But the common perception of team managers and policy makers is that automation tools are the complete package for testing activities, and they begin expecting the world out of them. A common misconception is that test automation is the “silver bullet” for improving quality, and organizations start to believe that investing once in an automation tool ends all other testing-related tasks and investments. Managers start expecting everything out of their automation suites—100 percent coverage, minimum run times, no maintenance, and quality delivered overnight. It’s basically expecting godlike miracles to happen! Hence, there arises a need to educate and understand the actual purpose of automation and the importance of manual tests in this context.

Working in an agile environment makes it essential to automate system testing due to the bulk of regression tests required in every iteration. But what makes test automation hard within an agile context is its very inherent nature of constant change. Because the system under test changes continuously, the automation scripts have to be changed so often that they actually become a task themselves instead of a benefit.

As tester James Bach wrote, Test Automation Rule #1 is “A good manual test cannot be automated.” According to this thought, it is certainly possible to create a powerful and useful automated test, which will help you know where to look and to use your manual exploration. But the maximum benefit thereafter will come out of using the experience and exploration techniques.

This is based on the fact that humans have the ability to notice, analyze, and observe things that computers cannot. Even for unskilled testers, for amateur minds, or in total absence of any knowledge, requirements, or specifications of the system under test, people can observe and find a lot of things no tool will be able to.

In a true sense, automation is not actually testing; it is merely the repetition of the tasks and tests that have been performed earlier and are only required as a part of regression cycles. Automation is made powerful by the various reports and metrics associated with it.

But the actual testing still happens at the hands of a real tester, who applies his creativity, skills, experience, and analytics to find and report bugs in the system under test. Once his tests pass, they are then converted to automated suites for the next iteration, and so on.

So the basic job of automation suites is to free up the time and resources of the manual testers from the repetitive and redundant tasks so that they are able to concentrate and focus on the new features delivered and find maximum bugs in those areas.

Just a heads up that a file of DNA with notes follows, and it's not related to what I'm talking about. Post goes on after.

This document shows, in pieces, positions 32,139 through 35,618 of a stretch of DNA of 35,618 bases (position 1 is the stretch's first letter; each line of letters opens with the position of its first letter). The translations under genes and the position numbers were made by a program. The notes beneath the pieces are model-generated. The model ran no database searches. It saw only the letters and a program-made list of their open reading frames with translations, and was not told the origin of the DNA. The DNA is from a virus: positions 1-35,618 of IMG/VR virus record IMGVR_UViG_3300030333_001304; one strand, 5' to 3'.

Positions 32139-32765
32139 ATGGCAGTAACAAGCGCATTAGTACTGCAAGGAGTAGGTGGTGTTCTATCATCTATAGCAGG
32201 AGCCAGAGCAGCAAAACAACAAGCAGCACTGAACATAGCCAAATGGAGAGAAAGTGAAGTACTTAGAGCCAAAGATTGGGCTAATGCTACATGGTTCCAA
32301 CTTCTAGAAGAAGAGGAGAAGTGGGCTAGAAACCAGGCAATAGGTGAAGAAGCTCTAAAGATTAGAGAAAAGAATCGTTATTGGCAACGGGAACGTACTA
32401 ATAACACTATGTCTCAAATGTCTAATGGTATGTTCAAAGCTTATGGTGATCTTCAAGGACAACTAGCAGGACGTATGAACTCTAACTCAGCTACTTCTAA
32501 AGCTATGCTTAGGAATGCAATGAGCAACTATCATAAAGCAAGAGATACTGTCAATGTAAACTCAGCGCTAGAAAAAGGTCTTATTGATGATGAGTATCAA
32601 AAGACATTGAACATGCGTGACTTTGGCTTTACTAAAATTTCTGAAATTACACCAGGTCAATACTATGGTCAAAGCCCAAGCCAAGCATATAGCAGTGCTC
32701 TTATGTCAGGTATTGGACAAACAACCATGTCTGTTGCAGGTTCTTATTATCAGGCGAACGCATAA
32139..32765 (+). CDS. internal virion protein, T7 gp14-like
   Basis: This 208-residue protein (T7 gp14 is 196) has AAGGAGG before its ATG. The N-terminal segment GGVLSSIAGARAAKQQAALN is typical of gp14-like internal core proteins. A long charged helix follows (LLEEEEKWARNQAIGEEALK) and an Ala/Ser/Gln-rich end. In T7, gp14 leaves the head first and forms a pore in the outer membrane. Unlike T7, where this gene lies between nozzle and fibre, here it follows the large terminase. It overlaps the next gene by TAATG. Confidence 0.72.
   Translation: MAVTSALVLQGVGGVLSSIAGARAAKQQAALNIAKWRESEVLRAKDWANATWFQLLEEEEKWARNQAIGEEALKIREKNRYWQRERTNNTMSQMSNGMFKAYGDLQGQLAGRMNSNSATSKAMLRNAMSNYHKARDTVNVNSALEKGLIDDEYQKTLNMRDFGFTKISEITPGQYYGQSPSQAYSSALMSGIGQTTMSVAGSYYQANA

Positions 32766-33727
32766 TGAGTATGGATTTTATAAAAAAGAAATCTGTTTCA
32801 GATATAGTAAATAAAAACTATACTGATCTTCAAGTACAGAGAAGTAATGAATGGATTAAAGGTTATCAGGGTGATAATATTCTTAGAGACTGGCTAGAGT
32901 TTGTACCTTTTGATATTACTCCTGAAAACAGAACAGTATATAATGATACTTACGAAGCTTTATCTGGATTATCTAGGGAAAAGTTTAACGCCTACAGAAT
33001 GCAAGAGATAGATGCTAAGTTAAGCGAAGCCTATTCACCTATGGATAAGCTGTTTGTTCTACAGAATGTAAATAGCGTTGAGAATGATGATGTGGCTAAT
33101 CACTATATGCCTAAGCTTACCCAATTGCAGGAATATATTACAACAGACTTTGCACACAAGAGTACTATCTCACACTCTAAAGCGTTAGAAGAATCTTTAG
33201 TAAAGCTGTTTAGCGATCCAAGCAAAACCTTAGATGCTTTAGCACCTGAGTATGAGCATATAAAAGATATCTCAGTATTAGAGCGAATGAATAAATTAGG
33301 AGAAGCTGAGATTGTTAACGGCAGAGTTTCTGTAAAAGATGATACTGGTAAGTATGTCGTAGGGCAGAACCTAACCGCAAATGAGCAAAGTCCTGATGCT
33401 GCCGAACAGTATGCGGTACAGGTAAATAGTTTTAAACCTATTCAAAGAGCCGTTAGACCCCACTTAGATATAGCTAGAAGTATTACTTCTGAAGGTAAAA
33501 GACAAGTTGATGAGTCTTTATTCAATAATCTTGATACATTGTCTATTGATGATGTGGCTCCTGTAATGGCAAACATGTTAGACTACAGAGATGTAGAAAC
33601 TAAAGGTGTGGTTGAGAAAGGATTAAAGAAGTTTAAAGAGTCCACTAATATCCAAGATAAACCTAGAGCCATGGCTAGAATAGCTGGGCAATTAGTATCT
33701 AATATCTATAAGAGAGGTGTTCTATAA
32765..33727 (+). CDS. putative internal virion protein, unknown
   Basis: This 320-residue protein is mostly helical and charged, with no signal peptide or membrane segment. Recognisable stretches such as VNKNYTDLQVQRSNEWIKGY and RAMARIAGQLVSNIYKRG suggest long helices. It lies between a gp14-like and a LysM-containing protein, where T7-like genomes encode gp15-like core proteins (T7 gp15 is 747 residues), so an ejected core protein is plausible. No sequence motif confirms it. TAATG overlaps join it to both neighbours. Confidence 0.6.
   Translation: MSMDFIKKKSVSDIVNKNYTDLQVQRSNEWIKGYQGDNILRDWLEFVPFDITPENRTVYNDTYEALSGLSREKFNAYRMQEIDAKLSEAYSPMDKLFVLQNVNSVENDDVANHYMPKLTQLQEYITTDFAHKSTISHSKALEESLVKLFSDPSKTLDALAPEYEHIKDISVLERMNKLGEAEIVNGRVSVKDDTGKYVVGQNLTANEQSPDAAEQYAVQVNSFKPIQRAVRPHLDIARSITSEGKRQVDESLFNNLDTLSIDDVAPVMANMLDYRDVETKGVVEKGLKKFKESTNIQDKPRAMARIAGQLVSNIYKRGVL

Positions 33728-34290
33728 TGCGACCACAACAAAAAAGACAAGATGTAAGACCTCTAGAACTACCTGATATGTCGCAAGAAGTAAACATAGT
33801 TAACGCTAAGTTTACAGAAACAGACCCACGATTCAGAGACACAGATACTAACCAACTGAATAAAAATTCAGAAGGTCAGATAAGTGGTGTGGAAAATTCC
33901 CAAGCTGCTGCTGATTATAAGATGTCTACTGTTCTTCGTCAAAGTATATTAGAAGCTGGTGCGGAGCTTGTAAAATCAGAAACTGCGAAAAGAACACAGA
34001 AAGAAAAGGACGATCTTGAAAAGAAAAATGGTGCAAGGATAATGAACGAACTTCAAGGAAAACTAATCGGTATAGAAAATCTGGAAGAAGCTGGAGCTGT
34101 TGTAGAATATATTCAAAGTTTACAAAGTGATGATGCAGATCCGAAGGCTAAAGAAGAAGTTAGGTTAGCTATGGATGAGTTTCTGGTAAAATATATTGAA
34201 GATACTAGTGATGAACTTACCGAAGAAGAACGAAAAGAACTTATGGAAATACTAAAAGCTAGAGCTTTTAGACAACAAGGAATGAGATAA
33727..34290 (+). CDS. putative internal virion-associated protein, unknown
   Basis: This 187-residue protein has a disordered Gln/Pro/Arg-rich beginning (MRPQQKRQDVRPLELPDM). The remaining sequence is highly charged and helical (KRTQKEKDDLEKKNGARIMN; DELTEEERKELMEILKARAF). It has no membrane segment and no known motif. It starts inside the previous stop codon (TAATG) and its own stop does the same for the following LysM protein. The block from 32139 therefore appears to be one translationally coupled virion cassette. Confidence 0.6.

Therefore, it is very important to not get caught up in the various charts, coverage, and metrics of our test suites. Instead we must focus on our projects’ context and requirements and, based on those designs, our automated versus manual tests ratio.

A simple example to illustrate it would be testing a web form with multiple inputs and spreading across multiple pages. An automation script created for it would ideally open the webpage, input the values and then submit them, and maybe check a couple of validations on input fields along the way. So, the process would ideally be

Observe > Compare > Report

The automation should perform the mostly happy path of a user scenario, observe the behavior as per the set expected results, and inform whether the form passes or fails at the end.

On the other hand, if we perform manual tests on the same web form, we should try to enter the inputs in a different order; navigating to and from the pages and observing whether the inputs are retained or not; and looking for usability issues such as difficulty in locating the fields and navigating buttons, the font being too small or not clear in some setting, or form submission taking so long that some performance benchmarking might be required.

Perform > Analyze > Compare (with existing system, specifications, experience, discussions) >

> Inform (and discuss) > Recheck (if needed) >

> Personal Opinion and Suggestions > Final Report.

It shows that though the web form could have been easily tested by the automation test suite and been passed by it, we might miss out on other valuable aspects if we skip the manual and experience-based tests.

Markus Gartner, author of the book ATDD by Example, summed it up nicely when he wrote, “While automated tests focus on codifying knowledge we have today, exploratory testing helps us discover and understand stuff we might need tomorrow.” 

Automation test suites, though essential, should not be thought of as the “silver bullet” of quality. The actual test efforts still lie with the manual tester’s expertise and skills, without which actual quality cannot be ingrained into the system. We must keep a check on the unrealistic expectations for automation tests, because after all, automation suites are not God!